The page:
In spite of Egypt’s current turmoil, I feel this exceptional country is still a place of interest and worth while including in anyone’s holiday itinerary. I recall enjoying the opportunity to tour many of the countries monuments, museums and being able to touch one of the huge pyramids that have surpassed the adversity of historical challenges.
When I found out I would be traveling to Egypt for three weeks in June, I immediately began making regular visits to a local sauna to prepare my body to withstand the heat for which northern Africa is famous. Coming from British Columbia, Canada, blessed with mild climate and cool temperate water, I knew this trip to Egypt would be a very different experience.
In New York, I met up with adventure videographer Gary Knapp, who creates and produces dive travel DVD’s for sale, all filled with helpful tips, activities and an underwater glimpse of what one can expect to see. Like me, Gary has visited many parts of the world to explore the various dive holidays offered to entice traveling divers.
Our host for the journey was Steve Rattle, owner of Pharaoh Dive Club in El Quseir (on the Red Sea). Steve and several other industry associates have formed a group allowing them to offer a unique experience for traveling individuals and groups while in Egypt as a whole.
“From the time a diver lands in Cairo,” said Steve, “We take care of everything, including airport transfers, land tours, accommodations, diving and all domestic flights, until the time they depart.”
With the help of Afifi El Shimy, from Learning Through Travel, the Cairo portion was a breeze. A majority of visitors arrive in Cairo when coming from North America and many from Europe. Afifi El Shimy arranged for Gary and I to visit the Giza Pyramids within two hours after landing! Camels were actually added into the equation for Gary, giving into the hungry faces of the younger Egyptian entrepreneurs. Needless to say, I pulled out my camera to take advantage of the opportunity while Steve laughed at us both.
Cairo is a city full of history and intrigue, but with over 16 million people, you can imagine what traffic is like. Visitors should always try to arrange their tours before arriving, if possible, to save time, sanity and to make things hassle-free, especially if you don’t speak the language or know your way around. After hearing nonstop honking in the streets and observing only a handful of stop signs and lights, I would advise the hire of a driver or taxi, no matter where you want to go.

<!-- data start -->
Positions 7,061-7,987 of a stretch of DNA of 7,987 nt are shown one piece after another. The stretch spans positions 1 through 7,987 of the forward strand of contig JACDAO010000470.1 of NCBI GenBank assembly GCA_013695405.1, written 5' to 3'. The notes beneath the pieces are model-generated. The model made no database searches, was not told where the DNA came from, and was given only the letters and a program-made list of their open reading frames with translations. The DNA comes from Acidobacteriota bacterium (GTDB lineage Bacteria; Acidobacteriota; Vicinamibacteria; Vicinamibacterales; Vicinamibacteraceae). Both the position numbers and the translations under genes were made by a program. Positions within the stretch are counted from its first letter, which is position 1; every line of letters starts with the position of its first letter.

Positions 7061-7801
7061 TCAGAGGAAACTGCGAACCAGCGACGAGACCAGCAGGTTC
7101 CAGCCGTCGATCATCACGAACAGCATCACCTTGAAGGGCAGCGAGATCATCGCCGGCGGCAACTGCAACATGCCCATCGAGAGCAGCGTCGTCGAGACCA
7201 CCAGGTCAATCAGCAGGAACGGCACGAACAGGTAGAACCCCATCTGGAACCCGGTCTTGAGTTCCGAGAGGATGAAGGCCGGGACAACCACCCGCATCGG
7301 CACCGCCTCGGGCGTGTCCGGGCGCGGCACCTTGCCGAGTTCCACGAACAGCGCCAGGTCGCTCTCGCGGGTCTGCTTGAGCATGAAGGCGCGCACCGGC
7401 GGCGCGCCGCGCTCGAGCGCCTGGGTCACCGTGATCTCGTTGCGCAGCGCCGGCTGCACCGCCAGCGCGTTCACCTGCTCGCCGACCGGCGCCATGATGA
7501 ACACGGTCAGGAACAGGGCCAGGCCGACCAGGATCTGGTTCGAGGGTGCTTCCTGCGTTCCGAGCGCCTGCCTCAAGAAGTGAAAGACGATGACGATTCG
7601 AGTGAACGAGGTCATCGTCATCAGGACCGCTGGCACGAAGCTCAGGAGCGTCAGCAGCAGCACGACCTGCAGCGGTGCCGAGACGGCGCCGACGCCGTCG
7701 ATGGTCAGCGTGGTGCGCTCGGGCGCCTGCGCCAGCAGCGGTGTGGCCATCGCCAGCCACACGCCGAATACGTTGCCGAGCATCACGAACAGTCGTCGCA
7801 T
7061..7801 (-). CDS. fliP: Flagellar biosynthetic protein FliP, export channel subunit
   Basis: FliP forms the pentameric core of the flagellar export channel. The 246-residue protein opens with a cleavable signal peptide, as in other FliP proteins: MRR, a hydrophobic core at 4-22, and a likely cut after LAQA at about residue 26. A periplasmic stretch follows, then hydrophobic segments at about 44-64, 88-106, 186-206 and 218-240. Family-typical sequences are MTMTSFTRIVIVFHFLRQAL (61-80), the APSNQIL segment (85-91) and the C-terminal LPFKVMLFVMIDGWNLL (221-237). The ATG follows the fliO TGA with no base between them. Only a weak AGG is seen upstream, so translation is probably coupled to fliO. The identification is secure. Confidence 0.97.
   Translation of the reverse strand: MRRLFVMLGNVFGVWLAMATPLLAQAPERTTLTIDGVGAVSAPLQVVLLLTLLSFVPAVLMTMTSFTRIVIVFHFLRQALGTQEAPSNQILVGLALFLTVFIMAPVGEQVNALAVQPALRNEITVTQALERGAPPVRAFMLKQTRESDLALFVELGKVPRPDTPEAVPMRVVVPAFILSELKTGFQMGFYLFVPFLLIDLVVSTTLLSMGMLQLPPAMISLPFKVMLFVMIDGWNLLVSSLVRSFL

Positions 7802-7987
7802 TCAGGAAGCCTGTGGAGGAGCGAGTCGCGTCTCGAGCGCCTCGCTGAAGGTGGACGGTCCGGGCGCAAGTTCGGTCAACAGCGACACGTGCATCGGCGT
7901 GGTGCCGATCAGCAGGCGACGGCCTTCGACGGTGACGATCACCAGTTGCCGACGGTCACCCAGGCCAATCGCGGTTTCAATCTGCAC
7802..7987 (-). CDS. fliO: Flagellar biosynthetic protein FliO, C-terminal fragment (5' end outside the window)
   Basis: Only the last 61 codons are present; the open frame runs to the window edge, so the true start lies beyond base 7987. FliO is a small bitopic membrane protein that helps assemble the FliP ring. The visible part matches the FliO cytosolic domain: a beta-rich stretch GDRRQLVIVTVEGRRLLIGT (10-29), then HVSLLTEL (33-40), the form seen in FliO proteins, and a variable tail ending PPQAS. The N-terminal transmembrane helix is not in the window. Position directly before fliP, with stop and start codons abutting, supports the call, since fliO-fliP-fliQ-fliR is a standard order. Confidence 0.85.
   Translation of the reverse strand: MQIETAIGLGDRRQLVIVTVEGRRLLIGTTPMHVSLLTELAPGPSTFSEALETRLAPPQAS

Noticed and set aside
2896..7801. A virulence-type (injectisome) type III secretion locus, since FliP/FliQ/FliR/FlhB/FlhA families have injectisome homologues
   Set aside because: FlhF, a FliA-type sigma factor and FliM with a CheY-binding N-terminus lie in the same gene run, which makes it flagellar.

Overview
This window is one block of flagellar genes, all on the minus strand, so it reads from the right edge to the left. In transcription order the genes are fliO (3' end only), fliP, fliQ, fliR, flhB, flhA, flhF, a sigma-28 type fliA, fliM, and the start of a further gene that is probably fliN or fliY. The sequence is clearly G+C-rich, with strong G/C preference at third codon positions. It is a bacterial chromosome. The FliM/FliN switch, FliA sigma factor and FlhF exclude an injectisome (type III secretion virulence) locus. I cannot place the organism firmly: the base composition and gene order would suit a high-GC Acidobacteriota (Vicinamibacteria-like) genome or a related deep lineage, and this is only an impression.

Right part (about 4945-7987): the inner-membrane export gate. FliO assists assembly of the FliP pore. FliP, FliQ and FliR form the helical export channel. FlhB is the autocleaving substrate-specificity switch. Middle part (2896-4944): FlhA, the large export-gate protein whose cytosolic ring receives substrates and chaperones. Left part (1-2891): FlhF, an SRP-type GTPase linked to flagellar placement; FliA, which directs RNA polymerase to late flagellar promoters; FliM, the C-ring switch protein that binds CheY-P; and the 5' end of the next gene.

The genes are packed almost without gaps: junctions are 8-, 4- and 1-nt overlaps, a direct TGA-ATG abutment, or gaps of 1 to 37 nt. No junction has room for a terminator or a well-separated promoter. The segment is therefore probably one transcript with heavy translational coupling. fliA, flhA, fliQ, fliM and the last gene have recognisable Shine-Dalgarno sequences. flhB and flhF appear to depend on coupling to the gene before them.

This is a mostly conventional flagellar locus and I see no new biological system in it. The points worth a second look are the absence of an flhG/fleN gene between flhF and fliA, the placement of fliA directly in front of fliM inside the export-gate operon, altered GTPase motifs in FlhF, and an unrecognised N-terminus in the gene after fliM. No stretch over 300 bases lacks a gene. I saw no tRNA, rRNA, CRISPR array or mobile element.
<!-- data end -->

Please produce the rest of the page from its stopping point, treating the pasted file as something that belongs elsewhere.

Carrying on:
The Cairo Museum, in Tahrir Square, was one of my favorite places because of the antiquity collection it contains, totaling over 120,000 items. Although taking pictures and video is no longer permitted, just walking among the towering statues in the exhibit halls gives a glimpse of what life might have been like when Cairo was in its infancy.
Sharm El Sheikh
Sharm El Sheikh is a popular dive destination on the southern tip of the Sinai Peninsula. From Cairo, it took around 50 minutes to fly on Egypt Air. The view from the plane showed how remote this hub, with a population of approximately 35,000, really is.
Steve arranged our first dive on a local dive boat, Abu Hara, operated by Pharaoh Divers. Since first dives are also checkout dives, travelers have the opportunity to become familiar with rental gear or for adjusting their buoyancy and weights to the Red Sea’s higher salinity levels. With current airline restrictions on baggage, I always like to use rental gear from a reputable dive facility. Most dive operations throughout Egypt provide cylinders and weights anyway, with other items available upon request.
The water was warmer than expected, but my thin shorty wetsuit worked fine to keep me warm in the 26°C (80°F) degree water. Like many coastal places, the Red Sea is subject to currents, which provide nutrients to an assortment of life. As a photographer, the colorful resident lionfish and odd-looking crocodilefish made perfect models because they rarely moved far. Millions of tiny orange, yellow and red fish seemed to encompass each coral head throughout the reefs, with nocturnal fish crowding for space under the overhangs.
Ras Umm Sid, the Temple and Jackson Reef in the Straits of Tiran were our next three dives over a period of two days. Here, colorful gorgonian sea fans gently waved back and forth in the mild flow, creating pleasant background settings for wide-angle shots when photographing dive partners. Clusters of hard corals growing in all shapes and sizes were dispersed on the sloping reefs from nine to over 30 meters (30-100 feet) in depth. On many occasions, Steve pointed out turtles, stingrays and other large colorful fish cruising by us while diving on the walls. Like giant bouquets of flowers, orange, yellow and purple soft coral branches were at most sites, adding to their artistic picturesque surroundings.
Between dives, Steve explained that he and Osama Rushdie, originally opened Pharaoh Divers over 17 years ago in Sharm. Since then, Steve and his wife Claire moved to El Quseir five years ago and opened Pharaoh Dive Club. Osama still runs the Sharm operation though, working with Steve to provide visiting divers with a variety of locations to explore (...)